This week alone, I had to attach 3 old emails as references to discussions that were 5 years or older. True, I was lucky, I kept copies on my hard drive of certain documents, and let me tell you, I would rather be lucky than good! Each of those mails saved the principal a lot of money, because of the agreements that were made from the past. They weren’t contracts, but enough documentation to provide details that are necessary to best explain what the original intent of a contract might have been.
If you have been at your position for a while, you have started your career as an Account Manager, developing the relationships, making business happen, and selling. Over time, you moved from just ‘handling’ the account to being the actual relationship manager. When you started, your sales manager came to you and said, “Go ask Account ABC, what they think of this proposal”, now your company comes to you first to ask you how the customer will respond to certain proposals. You have become the expert for that account.
From expert, we move to the ‘account historian’, the one that can tell the new controller, or plant manager about the history of these parts and how they came to be. We know the good stories and the bad ones, and even if we aren’t handling that account directly anylonger, they come to us for opinions.
In order to be considered this ‘expert’ you have to be organized and thorough in your record keeping. As sales people, I think we are genetically incapable of being neat and organized, but we have to learn how to be, and also we have to learn what could be important in the long run. Our administration (back-office) keeps all the real ‘legal’ documents like proposals, engineering documents, drawings, and contracts. But we need to keep the things that have lead up to that point. We must have some form of paper trail that shows conversations that show intent and of course what the promises were.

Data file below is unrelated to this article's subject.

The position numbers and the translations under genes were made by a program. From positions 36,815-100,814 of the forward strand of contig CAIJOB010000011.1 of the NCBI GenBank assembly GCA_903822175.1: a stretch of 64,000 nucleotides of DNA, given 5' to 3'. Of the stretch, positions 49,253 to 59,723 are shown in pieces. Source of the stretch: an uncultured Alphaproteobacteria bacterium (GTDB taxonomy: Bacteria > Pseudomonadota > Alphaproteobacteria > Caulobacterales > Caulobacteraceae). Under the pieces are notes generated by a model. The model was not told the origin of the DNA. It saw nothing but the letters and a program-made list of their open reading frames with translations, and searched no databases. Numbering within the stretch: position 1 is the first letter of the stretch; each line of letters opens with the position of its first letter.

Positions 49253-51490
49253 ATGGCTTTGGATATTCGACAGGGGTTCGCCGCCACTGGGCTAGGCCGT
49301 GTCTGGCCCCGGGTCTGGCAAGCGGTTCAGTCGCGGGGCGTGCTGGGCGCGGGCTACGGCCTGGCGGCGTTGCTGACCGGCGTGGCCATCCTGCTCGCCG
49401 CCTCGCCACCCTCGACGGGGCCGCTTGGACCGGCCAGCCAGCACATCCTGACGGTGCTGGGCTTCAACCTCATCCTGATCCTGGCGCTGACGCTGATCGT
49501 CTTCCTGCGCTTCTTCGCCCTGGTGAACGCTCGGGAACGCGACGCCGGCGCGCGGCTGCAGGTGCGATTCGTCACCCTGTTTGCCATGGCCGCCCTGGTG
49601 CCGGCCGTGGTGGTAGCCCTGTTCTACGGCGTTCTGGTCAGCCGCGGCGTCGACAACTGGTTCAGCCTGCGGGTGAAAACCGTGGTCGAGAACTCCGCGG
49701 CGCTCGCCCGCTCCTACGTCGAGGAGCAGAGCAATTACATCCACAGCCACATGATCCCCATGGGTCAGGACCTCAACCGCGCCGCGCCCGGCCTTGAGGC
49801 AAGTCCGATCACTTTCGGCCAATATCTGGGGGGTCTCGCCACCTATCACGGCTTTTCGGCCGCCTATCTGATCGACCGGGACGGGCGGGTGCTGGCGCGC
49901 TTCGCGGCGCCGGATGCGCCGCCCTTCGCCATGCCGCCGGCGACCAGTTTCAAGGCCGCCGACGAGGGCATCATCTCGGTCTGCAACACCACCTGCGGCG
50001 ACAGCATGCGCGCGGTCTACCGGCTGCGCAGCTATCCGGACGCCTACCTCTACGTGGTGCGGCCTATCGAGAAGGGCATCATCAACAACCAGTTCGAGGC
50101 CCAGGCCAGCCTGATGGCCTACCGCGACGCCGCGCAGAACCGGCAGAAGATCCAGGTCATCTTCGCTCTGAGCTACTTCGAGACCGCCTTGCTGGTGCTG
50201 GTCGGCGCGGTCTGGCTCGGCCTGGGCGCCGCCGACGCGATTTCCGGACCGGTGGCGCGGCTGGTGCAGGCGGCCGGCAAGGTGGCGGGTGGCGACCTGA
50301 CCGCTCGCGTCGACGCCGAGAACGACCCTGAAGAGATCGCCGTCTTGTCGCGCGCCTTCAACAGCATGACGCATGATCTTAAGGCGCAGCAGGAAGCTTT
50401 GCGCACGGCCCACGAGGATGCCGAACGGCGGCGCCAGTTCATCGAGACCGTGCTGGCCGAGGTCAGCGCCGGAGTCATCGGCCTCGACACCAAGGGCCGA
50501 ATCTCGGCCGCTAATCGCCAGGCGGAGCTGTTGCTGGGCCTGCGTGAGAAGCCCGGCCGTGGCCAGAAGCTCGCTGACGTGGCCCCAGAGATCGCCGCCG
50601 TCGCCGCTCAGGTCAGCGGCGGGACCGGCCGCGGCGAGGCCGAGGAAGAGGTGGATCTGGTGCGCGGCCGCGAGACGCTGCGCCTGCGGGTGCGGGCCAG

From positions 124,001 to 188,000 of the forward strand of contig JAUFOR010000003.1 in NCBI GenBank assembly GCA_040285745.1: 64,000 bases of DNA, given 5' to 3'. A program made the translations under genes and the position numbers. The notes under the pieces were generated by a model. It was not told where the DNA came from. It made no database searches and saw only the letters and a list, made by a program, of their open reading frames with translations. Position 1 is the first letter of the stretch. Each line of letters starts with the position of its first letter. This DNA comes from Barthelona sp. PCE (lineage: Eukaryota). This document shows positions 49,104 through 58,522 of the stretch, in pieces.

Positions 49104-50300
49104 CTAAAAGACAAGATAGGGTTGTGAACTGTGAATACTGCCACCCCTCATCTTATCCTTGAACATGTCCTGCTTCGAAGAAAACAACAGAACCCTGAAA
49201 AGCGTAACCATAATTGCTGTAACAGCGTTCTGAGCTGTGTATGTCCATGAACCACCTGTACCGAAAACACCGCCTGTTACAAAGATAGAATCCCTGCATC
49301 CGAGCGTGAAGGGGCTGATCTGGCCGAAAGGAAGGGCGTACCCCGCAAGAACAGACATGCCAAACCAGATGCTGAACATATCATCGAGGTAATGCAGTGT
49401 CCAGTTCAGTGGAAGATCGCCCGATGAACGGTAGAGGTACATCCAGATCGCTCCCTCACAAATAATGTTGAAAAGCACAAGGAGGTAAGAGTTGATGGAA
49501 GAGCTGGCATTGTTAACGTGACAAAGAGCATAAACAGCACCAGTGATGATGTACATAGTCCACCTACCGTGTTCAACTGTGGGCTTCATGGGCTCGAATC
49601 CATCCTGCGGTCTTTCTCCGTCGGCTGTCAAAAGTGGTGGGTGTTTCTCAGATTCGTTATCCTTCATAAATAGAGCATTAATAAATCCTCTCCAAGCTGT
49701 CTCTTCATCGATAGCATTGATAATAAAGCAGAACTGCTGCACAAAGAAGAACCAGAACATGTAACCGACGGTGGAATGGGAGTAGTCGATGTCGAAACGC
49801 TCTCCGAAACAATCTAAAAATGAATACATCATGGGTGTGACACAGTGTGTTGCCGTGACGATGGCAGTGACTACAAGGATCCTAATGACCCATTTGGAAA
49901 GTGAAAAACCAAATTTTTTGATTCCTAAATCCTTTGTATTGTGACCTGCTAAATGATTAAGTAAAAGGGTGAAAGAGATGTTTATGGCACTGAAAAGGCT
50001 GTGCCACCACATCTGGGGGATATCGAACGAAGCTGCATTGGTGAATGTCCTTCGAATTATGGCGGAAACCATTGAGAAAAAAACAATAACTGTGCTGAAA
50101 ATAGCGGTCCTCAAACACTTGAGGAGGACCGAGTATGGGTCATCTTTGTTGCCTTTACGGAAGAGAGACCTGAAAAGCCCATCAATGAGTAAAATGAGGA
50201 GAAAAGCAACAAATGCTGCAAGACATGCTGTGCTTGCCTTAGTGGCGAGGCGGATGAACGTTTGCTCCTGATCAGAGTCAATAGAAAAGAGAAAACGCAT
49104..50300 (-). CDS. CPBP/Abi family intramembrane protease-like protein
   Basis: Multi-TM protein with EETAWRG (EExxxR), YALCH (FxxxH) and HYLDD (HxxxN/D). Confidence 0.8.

This blog is just a reminder to keep copies of; meeting minutes, emails (especially long chains or conversations), hand written notes, and come up with a way to have multiple copies. Don’t rely on your IT department to have and archive file of 4 year old emails. You need to plan for contingencies (like changing from Lotus Notes to Outlook), or moving from Office 2007 to 2010, and God forbid the old – BLUE SCREEN OF DEATH …
Also keep in mind, that the industry standard seems to be in favor of changing purchasing agents every 6-12 months, so those records are going to save your butt when your next buyer comes in. You will gain a lot of credibility with these new faces at your customers when you can show both longevity and the history behind previous decisions.
Sales Managers, you too should be thinking about this as a method of security! If your top sales people leave, most of them take this history with them. You lose your expert and your historian, and the best way to not lose your customer is to have this information available also.
This is the boring part of our jobs; filing, record keeping, note taking, etc. But, let me tell you from personal experience, there is nothing better than finding an email that you wrote in 2004 that not only clears up the matters, but also shows that you predicted the future very accurately!
Organization is one of the topics in the book, PROFITS, Your Seven Letters to Success, which was released in December. I have a link on my blog page, as well as below to order through Amazon.com. The book is available in paperback and Kindle versions for you fellow E-Readers!
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Pinnacle Sales, is both a sales agency and consulting group that offers solutions for your sales & Marketing problems. We specialize in various processes from developing sales teams through one on one coaching, to providing account management and business development services.
Give us a call or send us a note at;
Pinnacle Sales, LLC
418 Main Street, Suite 6
Belleville, MI 48111